BP will try to plug an underwater oil leak in the Gulf of Mexico by pumping heavy drilling fluids into a damaged well in the next few days, as the cleanup costs of the month-long spill accelerate.
BP said Monday it was capturing far less crude than expected from the huge Gulf of Mexico oil spill, which had so far cost the company $760 million.
Interior Secretary Salazar on Sunday stepped up his criticism of BP over its failure to stop the Gulf Coast oil spill and threatened to remove the company from its lead role in the containment effort.
The tricky process of sealing an offshore oil well with cement — suspected as a major contributor to the Gulf of Mexico disaster — has failed dozens of times in the past, according to an AP investigation.
Despite Obama’s Moratorium, Drilling Projects Move Ahead (New York Times)
Since Pres. Obama announced a moratorium on new permits for offshore wells and a halt to a type of environmental waiver that was given to the Deepwater Horizon rig, at least seven new drilling permits and five waivers have been granted, according to records.
Democratic strategist Donna Brazile attacked the Obama administration’s response to the Gulf of Mexico oil spill Sunday, becoming the second Democratic heavyweight in recent days to call for a firmer White House hand with oil giant BP.
Chamber Attempts to Put Number on Energy Security (Wall Street Journal)
The U.S. economy will face increasing risks in coming years from higher overall energy prices, bottlenecks in electricity transmission and higher oil costs, according to a new study to be rolled out this week by the Chamber of Commerce.
Nature Conservancy Faces Potential Backlash from Ties with BP (Washington Post)
The Nature Conservancy faces a potential backlash as its supporters learn the group has given BP a seat on its International Leadership Council and has
accepted nearly $10 million in cash and land contributions from the oil giant over the years.
Duke Energy is scouting for new clean-energy technologies in China after Pres. Obama’s bid to pass U.S. legislation curbing carbon emissions stalled, the company’s chief technology officer said.
Britain looks set to miss a European renewable energy target and its goal of a 34% cut in emissions by 2020, as emissions decline more slowly, a report by Cambridge Econometrics said on Monday.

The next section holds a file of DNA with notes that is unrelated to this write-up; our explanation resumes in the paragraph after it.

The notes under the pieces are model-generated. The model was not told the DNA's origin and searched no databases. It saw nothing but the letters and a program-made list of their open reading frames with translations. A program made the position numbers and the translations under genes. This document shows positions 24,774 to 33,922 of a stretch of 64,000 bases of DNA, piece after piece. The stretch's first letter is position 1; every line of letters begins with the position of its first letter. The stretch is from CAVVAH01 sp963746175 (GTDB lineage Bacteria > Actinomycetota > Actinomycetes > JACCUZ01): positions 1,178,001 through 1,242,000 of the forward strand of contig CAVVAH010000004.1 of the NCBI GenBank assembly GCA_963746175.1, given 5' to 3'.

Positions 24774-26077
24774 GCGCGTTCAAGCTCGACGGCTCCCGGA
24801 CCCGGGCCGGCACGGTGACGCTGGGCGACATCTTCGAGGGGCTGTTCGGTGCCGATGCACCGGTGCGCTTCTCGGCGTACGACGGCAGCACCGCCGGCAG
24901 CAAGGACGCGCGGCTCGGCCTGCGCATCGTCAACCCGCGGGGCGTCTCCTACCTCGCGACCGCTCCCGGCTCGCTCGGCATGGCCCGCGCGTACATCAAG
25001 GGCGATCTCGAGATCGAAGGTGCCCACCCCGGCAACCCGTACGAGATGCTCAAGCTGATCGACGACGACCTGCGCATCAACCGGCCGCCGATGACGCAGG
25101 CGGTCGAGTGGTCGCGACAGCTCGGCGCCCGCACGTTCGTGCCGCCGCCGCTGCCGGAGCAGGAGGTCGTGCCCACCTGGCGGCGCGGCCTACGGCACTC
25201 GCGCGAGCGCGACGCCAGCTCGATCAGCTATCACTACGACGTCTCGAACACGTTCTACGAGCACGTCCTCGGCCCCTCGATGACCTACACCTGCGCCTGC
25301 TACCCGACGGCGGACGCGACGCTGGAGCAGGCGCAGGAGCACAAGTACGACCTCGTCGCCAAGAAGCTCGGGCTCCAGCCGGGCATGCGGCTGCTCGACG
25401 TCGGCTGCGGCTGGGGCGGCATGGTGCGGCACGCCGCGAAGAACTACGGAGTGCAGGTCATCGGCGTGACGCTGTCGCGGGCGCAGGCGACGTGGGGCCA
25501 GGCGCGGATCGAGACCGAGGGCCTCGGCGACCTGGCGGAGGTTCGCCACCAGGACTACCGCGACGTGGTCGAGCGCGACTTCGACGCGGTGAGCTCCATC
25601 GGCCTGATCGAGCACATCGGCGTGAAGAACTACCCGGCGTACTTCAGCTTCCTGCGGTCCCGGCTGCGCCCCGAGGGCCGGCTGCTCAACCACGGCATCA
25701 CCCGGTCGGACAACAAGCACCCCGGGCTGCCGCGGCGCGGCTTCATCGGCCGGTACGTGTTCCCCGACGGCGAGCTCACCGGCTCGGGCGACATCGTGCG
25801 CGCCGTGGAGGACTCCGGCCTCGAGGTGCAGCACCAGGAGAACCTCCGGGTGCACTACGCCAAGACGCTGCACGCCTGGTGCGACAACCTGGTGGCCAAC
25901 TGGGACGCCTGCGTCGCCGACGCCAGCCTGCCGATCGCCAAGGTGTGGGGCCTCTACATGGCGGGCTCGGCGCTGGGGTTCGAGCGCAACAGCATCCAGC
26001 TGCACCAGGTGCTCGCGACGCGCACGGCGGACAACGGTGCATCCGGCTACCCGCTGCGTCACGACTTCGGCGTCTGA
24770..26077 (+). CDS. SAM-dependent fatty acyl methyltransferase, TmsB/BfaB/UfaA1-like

UK: Climate Change Concern Declines in Poll (Guardian)
Popular concern in the UK about climate change has declined significantly — from 80% in 2006 to 62% today — following this year’s harsh winter and rows over statistics on global warming, a survey has found.
Climate protesters cut through a perimeter fence at Manchester Airport and chained themselves to the wheels of a plane on Monday to demonstrate against the extension of the World Freight Terminal, suspending flights for 20 minutes.
Queensland scientists hope a first-of-its-kind underwater lab on the Great Barrier Reef will help them understand how growing seawater acidity caused by carbon emissions will affect coral survival.
Foreigners Vie to Upgrade China Grid (Wall Street Journal)
China’s plan to upgrade its electricity network has sparked intense competition among GE, Siemens AG and other foreign companies seeking a foothold in what will soon be one of the world’s biggest markets for advanced power transmission and distribution systems.
Postal Service Turns to GridPoint to Cut Energy Use (Washington Post)
The U.S. Postal Service has tapped Arlington-based GridPoint to help the agency reduce its energy use by supplying a technology designed to centrally manage energy consumption from remote locations.
Chinese Green Car Buyers to Get Rebates (Reuters)
China will award buyers of green cars with subsidies of up to $8,789 each, the Shanghai Securities News said on Monday, as it steps up efforts to cut emissions in the world’s biggest auto market.